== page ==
# A puzzle of two scalar dynamics

by Accidently
Tags: dynamics, scalar
 P: 37 I have a puzzle when I study the hybrid inflation model. Suppose we have two scalar fields, $\phi_1 and \phi_2$ first, lets consider the situation where they are in their independent potentials $V(\phi_i)=m_i^2\phi_i^2, i = 1,2$ with initial value $\phi_i^{ini}$ We can solve the scalar dynamic equations for them. And they are both in harmonic oscillation. This is Okay. But when a 'mixing term' $\lambda^2 \phi_1\phi_2$ is introduced, $\phi_1$ and $\phi_2$ get infinite values, if \lambda is large. This can be showed numerically. What I thought is the large mixing term would lead to $\phi_1 = \phi_2$. So why it goes to infinite? And we can rotate $\phi_1$ and $\phi_2$ to a basis where there is no mixing term. In this basis, we would not get infinite values for $\phi_1$ or $\phi_2$. So it seems I get a different result working in different basis. What is the problem
 Sci Advisor PF Gold P: 9,445 You are confusing scalar quantities with vector quantities.
P: 4,802
 Quote by Accidently I have a puzzle when I study the hybrid inflation model. Suppose we have two scalar fields, $\phi_1 and \phi_2$ first, lets consider the situation where they are in their independent potentials $V(\phi_i)=m_i^2\phi_i^2, i = 1,2$ with initial value $\phi_i^{ini}$ We can solve the scalar dynamic equations for them. And they are both in harmonic oscillation. This is Okay. But when a 'mixing term' $\lambda^2 \phi_1\phi_2$ is introduced, $\phi_1$ and $\phi_2$ get infinite values, if \lambda is large. This can be showed numerically. What I thought is the large mixing term would lead to $\phi_1 = \phi_2$. So why it goes to infinite? And we can rotate $\phi_1$ and $\phi_2$ to a basis where there is no mixing term. In this basis, we would not get infinite values for $\phi_1$ or $\phi_2$. So it seems I get a different result working in different basis. What is the problem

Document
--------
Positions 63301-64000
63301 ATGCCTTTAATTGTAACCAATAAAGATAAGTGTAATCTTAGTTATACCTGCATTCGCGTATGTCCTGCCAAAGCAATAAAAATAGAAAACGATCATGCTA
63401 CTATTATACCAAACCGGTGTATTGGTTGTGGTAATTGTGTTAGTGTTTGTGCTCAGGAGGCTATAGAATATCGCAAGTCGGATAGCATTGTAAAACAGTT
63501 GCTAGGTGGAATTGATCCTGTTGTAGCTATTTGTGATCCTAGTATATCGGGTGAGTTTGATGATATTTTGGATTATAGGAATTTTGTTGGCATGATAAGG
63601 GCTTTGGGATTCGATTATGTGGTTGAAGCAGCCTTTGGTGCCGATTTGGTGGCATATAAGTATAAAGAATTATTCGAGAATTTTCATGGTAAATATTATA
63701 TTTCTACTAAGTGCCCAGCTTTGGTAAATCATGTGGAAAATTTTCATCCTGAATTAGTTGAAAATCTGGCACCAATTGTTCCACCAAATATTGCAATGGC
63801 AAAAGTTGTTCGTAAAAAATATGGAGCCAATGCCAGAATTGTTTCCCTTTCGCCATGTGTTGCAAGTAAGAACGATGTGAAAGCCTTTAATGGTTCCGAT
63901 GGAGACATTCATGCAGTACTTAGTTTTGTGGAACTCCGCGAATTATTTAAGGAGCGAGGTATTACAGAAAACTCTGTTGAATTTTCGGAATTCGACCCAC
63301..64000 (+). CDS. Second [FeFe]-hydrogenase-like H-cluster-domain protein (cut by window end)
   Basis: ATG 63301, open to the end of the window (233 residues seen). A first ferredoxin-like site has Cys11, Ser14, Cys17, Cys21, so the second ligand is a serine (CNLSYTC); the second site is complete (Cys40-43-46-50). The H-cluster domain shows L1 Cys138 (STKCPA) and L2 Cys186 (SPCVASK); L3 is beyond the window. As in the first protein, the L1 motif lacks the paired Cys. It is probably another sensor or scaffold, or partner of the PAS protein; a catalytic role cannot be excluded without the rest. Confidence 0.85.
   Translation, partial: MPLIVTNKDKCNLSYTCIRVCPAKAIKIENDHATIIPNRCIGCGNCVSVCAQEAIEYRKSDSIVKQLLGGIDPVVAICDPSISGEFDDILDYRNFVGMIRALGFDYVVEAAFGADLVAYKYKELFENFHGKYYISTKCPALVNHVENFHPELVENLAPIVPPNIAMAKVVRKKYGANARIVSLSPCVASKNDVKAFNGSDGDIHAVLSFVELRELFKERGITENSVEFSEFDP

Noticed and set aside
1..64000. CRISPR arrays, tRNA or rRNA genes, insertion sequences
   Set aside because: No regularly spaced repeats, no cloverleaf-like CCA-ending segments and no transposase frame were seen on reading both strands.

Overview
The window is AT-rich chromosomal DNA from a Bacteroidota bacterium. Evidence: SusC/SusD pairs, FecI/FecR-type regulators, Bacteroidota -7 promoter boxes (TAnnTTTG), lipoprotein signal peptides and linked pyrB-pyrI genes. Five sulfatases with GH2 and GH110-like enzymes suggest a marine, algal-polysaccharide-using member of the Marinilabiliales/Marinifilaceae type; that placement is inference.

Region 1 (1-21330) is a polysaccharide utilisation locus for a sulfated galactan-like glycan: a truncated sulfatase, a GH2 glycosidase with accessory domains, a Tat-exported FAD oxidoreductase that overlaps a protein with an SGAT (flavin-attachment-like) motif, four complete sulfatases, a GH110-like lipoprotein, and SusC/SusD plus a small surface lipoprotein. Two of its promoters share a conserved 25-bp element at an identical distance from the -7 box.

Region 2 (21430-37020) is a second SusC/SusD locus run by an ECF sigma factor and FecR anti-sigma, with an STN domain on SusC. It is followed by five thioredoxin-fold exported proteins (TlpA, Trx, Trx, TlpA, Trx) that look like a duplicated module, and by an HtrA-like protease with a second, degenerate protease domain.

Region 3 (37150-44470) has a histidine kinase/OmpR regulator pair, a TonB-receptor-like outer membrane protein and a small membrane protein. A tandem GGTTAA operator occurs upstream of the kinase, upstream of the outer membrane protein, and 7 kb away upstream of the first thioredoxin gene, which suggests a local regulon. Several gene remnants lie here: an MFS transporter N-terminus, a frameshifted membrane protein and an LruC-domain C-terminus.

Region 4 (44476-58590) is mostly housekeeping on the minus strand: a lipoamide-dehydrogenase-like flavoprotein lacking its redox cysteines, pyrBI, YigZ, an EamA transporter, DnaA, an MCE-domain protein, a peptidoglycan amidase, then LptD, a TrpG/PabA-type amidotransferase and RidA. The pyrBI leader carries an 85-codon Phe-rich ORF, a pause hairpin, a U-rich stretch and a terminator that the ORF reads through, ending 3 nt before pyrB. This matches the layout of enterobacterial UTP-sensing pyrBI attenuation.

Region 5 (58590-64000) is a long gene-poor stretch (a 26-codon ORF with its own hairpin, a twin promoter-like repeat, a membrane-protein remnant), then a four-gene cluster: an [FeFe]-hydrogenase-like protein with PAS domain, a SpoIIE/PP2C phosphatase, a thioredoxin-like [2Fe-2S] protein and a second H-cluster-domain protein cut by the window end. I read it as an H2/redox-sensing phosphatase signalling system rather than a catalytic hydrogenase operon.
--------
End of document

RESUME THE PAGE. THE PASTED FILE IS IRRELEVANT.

How large are we talking? I don't think you can go above $\lambda^2 = m_1^2 + m_2^2$ and have sensible results.

P: 37
A puzzle of two scalar dynamics

 Quote by Chronos You are confusing scalar quantities with vector quantities.
do you mean scalars can not mix? I thought about that. But my understanding is two fields can mix if they have exactly the same quantum number.
P: 37
 Quote by Chalnoth How large are we talking? I don't think you can go above $\lambda^2 = m_1^2 + m_2^2$ and have sensible results.
The limit sounds reasonable. But why do we have this limit? Unfortunately, I am consider some process which can go beyond this limit (for example, a fast scattering between the two scalars, bringing the two fields to equilibrium.)
If your cross term is zero, then the mixing matrix is diagonal, and the particles we observe are the fundamental particles. If, however, the mixing term is at the limit $\lambda^2 = m_1^2 + m_2^2$, then the mixing matrix is saying that there are is in actuality only one fundamental particle that is mixed into these two, and the behavior of the system is fully-specified by the behavior of one of the particles. If you try to get larger off-diagonal terms, the mixing matrix ceases to make any sort of physical sense.